The moon has always been a playground for our imagination, with artists’ depictions of moon landings through the ages fuelling our appetite to go.
The first narratives about lunar travel are from almost 2,000 years ago and since then there’s been a plethora of work inspired by the idea of stepping on to another world.
Melanie Vandenbrouck, curator of The Moon Exhibition at the National Maritime Museum in Greenwich, says this interest “increased exponentially during the space race when the dream became a reality”.
She told Sky News there are so many different ways to look at the lunar landscape which only heightens its appeal.
“I think the moon is multi-faceted and… a mirror to humanity’s dreams, endeavours and obsessions and we’ve all been able to project our own visions and dreams onto the moon.”
Work released at the time of the moon landings tapped into the uncertainty surrounding them.
Stanley Kubrick’s A Space Odyssey is widely regarded as one of the most influential films ever made. His work is currently being honoured in a new exhibition at The Design Museum in London.
2001 highlights the contradictions of the space race itself – seen by some as darkly apocalyptic and by others as optimistic about the future of mankind.
Author Blake Morrison says there was “an ominous sense” at the time of the moon landings and a “fear that something would go horribly wrong”.
He points to Pink Floyd, who famously sang about the Dark Side of the Moon and David Bowie, whose track Space Oddity “is a pretty dark idea”.
“Major Tom is never going to come back – he’s floating around in space in his tin can,” he says.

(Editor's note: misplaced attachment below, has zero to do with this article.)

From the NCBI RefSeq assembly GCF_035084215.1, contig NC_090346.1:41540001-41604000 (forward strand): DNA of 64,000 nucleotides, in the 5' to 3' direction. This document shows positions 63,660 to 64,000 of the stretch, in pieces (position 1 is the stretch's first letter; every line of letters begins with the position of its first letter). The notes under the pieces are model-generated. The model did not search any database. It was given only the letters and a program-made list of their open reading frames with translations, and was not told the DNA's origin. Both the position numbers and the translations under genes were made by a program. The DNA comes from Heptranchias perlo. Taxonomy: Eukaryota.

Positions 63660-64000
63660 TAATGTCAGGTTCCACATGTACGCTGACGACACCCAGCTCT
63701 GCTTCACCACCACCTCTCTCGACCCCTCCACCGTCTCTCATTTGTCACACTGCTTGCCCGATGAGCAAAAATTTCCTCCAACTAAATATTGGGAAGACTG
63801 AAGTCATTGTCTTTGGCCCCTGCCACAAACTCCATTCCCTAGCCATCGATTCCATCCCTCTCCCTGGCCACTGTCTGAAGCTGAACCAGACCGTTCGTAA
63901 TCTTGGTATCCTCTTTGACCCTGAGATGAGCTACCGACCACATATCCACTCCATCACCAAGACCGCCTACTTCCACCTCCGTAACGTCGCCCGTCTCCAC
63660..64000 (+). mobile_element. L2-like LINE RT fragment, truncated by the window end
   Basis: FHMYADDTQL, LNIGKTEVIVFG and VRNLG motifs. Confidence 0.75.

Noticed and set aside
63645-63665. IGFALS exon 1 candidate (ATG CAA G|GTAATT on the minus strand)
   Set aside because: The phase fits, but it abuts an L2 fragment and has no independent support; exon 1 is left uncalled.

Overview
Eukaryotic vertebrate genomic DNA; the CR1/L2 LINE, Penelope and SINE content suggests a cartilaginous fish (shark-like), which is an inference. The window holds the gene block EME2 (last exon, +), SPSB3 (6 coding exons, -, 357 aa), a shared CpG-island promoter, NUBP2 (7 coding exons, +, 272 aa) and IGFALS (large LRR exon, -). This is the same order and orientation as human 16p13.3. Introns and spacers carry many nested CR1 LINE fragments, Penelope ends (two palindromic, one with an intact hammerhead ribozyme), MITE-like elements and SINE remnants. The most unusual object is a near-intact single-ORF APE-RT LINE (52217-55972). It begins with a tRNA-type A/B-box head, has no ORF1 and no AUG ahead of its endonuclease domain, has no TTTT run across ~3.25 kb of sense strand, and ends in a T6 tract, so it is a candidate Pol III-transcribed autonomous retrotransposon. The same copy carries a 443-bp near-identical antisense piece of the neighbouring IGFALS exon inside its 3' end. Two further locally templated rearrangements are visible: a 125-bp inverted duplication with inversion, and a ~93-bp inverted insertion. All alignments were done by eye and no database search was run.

Morrison says people worried when we landed on the moon it would lose its magic.
“It had always been this impenetrable place and then suddenly science conquers it.
“What happens to art? What happens to artists?
“But I think the interest in the moon as inspiring creativity, that hasn’t gone away – no amount of space travel has diminished that.”
Melanie Vandenbrouck agrees “the moon will never lose its mystery, whatever we do with it in the future.
“Children look up and they wonder what it is and what is there and what its like. They might even wonder how to get there.”
The avant-garde pioneer Laurie Anderson, who was NASA’s first artist in residence, has created a new installation called To The Moon.
She has worked with the Taiwanese artist Hsin-chien Huang on the virtual reality experience at the Manchester International Festival in which audiences can experience quite literally landing on the moon.
There are constellations, DNA gardens and a trash mountain with an environmental message, originating from the idea that some scientists think we can use the moon to store our nuclear waste.
Anderson told Sky News the allure of the moon is universal and it has “inspired humans since the first cave drawings”.
Hsin-chien Huang says VR is about “allowing other people to walk into your dreams” and art is allowing people to discover new things about space.
The image of the moon landings was tarnished in the wake of the Watergate scandal.
Times felt less innocent and conspiracy theories that the landings were fake gained traction, further popularised by the film Capricorn 1.
However the anniversary of the moon landings has re-awakened curiosity about the dreams and aspirations of that era with several new documentaries released, including Apollo 11.
This documentary from director Todd Douglas Miller uses previously unseen footage and audio from the Apollo 11 moon landings to take a fresh look at the mission.
Douglas Miller told Sky News the anniversary gives further cause to reflect on what we have learned from the landings.
“One of the sayings is that we had to go the moon to discover the earth.
“You see this little speck way way off in the distance and it’s this little tiny piece and there’s billions of us just spinning around on this little marble.
“You can’t help but get philosophical about it and think about your place in the universe and the time continuum and everything else.”